### Results (2008-2013)

*1) Multistable nanostructures; Ultra-low power NVRAM; Towards new paradigms for information processing*

*1) Multistable nanostructures; Ultra-low power NVRAM; Towards new paradigms for information processing*

1.A – New concept of Nonvolatile MagnetoELectric Random Access Memory (MELRAM)

*2) Critical State (CS) materials, bosonic micro-nano-structures & composites; Towards functional electronics and theragnostics*

*2) Critical State (CS) materials, bosonic micro-nano-structures & composites; Towards functional electronics and theragnostics*

2.A – New phenomena of multi-phonon coupling and supercritical explosive instability of ultrasound in solids

2.B – Tunable and reconfigurable Quasi-Phononic crystals

2.C – Liquid flow velocimetry using Wave phase conjugation

2.D – Nonlinear imaging of defects and contact problems

2.E – Nonlinear behavior of polymeric chains

2.F – Composite materials and structures

*3) Flexible electronics*

*3) Flexible electronics*

3.A – Agile millimeter wave antennas & phase shifters

*4) Functional micro-fluidics, interface dynamics & MEMS for active flow control*

*4) Functional micro-fluidics, interface dynamics & MEMS for active flow control*

4.A – Microscale acoustofluidics

4.B – Faraday instabilities

4.C – Micro-jet actuators and micro-sensors for active flow control

#### 1.A – New concept of Nonvolatile MagnetoELectric Random Access Memory (MELRAM)

We proposed and patented a new concept of magneto-electric memory that aims at reducing the energy cost by two orders of magnitude relatively to the state of the arts. This work was done in the frame of the ANR PNANO project NAMAMIS and the CPER-CIA North Pas de Calais.

In this cell, the magnetization of a memory layer can be unequivocally switched between two orthogonal stable positions by an electric field in an artificial multiferroic structure. Such kind of film-film structures was elaborated by the group for the first time and demonstrated the record value of magnetoelectric coefficient at the date. In the memory cell, the electric field applied to a piezoelectric or ferroelectric relaxor induces a stress that is transmitted to a magnetostrictive material and affects its magnetization thanks to the magnetoelastic coupling. The electric writing ensures a high energy efficiency. This original approach has been acknowledged by the granting of a patent with a worldwide extension [1]. Theoretical study (based on the Eshelby theory) and finite element micromagnetic simulations were led to assess the performances of the system: for a typical magnetoelastic nanostructure subjected to realistic stress pulses, writing time is less than 1 nanosecond, and the required energy is less than 2000 k_{B}T, i.e. about a hundred-fold less than state of the art in magnetic memories. The energy barrier between the two states is sufficient for a 10-year retention time of the information.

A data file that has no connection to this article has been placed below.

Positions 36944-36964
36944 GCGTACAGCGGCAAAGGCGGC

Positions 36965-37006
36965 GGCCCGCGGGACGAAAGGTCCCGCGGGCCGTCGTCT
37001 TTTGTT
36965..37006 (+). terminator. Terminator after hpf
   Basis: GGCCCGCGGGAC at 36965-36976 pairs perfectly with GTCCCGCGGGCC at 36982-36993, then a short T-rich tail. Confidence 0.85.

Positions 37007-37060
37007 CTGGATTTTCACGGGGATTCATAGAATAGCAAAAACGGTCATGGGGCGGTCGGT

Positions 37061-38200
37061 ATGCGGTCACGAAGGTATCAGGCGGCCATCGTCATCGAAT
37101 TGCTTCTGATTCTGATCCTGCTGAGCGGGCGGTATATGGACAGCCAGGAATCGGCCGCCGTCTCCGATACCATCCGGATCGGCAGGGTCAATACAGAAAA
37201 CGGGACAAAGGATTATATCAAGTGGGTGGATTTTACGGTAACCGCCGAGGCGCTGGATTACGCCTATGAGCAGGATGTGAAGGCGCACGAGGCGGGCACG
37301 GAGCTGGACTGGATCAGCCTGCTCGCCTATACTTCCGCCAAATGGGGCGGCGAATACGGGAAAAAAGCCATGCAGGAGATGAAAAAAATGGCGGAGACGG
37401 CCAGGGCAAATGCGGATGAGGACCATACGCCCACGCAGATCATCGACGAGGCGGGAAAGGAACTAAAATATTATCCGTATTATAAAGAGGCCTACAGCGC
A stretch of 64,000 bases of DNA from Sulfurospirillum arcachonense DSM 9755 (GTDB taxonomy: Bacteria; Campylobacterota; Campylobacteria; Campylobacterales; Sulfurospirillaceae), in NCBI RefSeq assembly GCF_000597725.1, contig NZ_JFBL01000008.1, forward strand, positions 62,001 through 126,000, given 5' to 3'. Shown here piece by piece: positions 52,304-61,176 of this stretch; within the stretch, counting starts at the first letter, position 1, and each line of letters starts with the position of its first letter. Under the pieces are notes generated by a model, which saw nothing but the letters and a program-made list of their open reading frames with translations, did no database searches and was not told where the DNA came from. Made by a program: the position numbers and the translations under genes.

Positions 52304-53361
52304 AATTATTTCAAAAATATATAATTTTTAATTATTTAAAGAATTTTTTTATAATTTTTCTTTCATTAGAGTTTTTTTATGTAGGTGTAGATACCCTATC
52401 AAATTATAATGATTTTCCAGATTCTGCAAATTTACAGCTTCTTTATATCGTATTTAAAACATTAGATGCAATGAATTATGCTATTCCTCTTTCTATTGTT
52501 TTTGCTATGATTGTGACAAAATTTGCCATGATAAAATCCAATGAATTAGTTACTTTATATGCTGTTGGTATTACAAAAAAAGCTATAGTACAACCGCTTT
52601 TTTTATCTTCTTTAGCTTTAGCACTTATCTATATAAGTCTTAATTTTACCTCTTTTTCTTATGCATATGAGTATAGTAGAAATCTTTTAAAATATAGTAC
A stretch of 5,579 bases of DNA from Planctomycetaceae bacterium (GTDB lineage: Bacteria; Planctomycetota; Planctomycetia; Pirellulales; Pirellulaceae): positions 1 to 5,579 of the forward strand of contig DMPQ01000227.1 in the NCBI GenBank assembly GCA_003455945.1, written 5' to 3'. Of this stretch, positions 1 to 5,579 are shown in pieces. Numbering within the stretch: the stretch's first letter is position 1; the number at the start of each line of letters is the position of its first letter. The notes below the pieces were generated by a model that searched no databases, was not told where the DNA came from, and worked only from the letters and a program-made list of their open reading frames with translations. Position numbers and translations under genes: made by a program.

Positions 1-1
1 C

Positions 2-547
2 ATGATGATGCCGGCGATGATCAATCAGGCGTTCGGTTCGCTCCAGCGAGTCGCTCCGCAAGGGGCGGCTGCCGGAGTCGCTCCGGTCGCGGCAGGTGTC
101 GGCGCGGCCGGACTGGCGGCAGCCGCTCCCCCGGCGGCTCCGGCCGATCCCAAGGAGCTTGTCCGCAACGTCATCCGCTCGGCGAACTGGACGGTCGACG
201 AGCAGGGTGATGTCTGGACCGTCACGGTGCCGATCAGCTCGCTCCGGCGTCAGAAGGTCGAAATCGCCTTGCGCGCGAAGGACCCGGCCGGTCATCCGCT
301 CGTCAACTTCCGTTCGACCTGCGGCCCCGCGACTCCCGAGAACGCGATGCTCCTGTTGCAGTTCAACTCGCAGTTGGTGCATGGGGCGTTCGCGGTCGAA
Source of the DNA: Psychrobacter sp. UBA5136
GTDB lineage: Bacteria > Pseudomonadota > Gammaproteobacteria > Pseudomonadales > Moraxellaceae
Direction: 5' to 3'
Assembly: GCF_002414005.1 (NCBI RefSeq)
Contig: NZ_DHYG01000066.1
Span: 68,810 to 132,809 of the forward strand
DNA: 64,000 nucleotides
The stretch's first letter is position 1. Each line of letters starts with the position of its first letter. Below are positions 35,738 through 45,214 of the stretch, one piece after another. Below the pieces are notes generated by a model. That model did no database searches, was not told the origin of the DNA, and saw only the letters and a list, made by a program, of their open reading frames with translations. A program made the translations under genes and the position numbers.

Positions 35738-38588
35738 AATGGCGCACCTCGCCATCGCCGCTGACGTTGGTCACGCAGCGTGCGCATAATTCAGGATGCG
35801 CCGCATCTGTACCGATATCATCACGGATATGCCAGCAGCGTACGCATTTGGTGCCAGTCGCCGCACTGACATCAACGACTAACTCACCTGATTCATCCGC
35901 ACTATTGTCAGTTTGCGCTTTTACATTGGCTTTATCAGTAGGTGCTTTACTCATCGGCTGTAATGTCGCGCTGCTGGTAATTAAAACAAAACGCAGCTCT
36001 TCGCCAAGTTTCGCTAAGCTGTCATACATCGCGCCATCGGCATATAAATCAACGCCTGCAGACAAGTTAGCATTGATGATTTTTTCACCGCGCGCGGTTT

An original theoretical analysis of destructive thermal effects [2], based on Langevin and Fokker-Planck techniques, has shown that the maximum ratio of thermal energy to the volume of a memory cell (k_{B}T/v)_{max} = 10^{3} J/m^{3} for an error probability equal to 10^{-8}. This result, confirms the operability of the nanoscale MELRAM at room temperature. Experimental validation has been shown at the macroscopic scale (Fig 1a,b) using off-the-shelf piezo-actuators [3,4]. Reading can be done with magnetoresistive structures such as magnetic tunnel junctions (MTJ) or Giant Magneto-Resistive (GMR) structures.

Efforts are now focused on the downscaling of the devices to show the integration possibilities. Multiphysics simulations show that patterned pillars of PMN-PT can transmit sufficient levels of stress into a magnetoelastic-based MTJ structure. Technological development of such a prototype is on-going in the clean room facilities of IEMN (Fig 1b).

Fig. 1: (a) MELRAM cell; (b) experimental evidence of electric field magnetisation switching in magnetostrictive nanostructure deposited on single crystal PMN-PT substrate; (c) sub-micrometre MTJ structures embedding magnetoelastic layers (deposition by RF-Sputtering and patterning by Ion Beam Etching).

[1] Patent WO2011158208 (A1) 2011-12-22

[2] S. Giordano, Y. Dusch, N. Tiercelin, P. Pernod, V. Preobrazhensky, EPJB, 86: 249 (2013)

[3] N. Tiercelin, Y. Dusch, A. Klimov, S. Giordano, V. Preobrazhensky, P. Pernod, *Appl. Phys. Lett., *99*, 192507 (2011)
[4] Y. Dusch, *N. Tiercelin, A. Klimov, S. Giordano, V. Preobra-zhensky, P. Pernod J. Appl. Phys., 113, 17C719 (2013)

#### 2.A – New phenomena of multi-phonon coupling and supercritical explosive instability of ultrasound in solids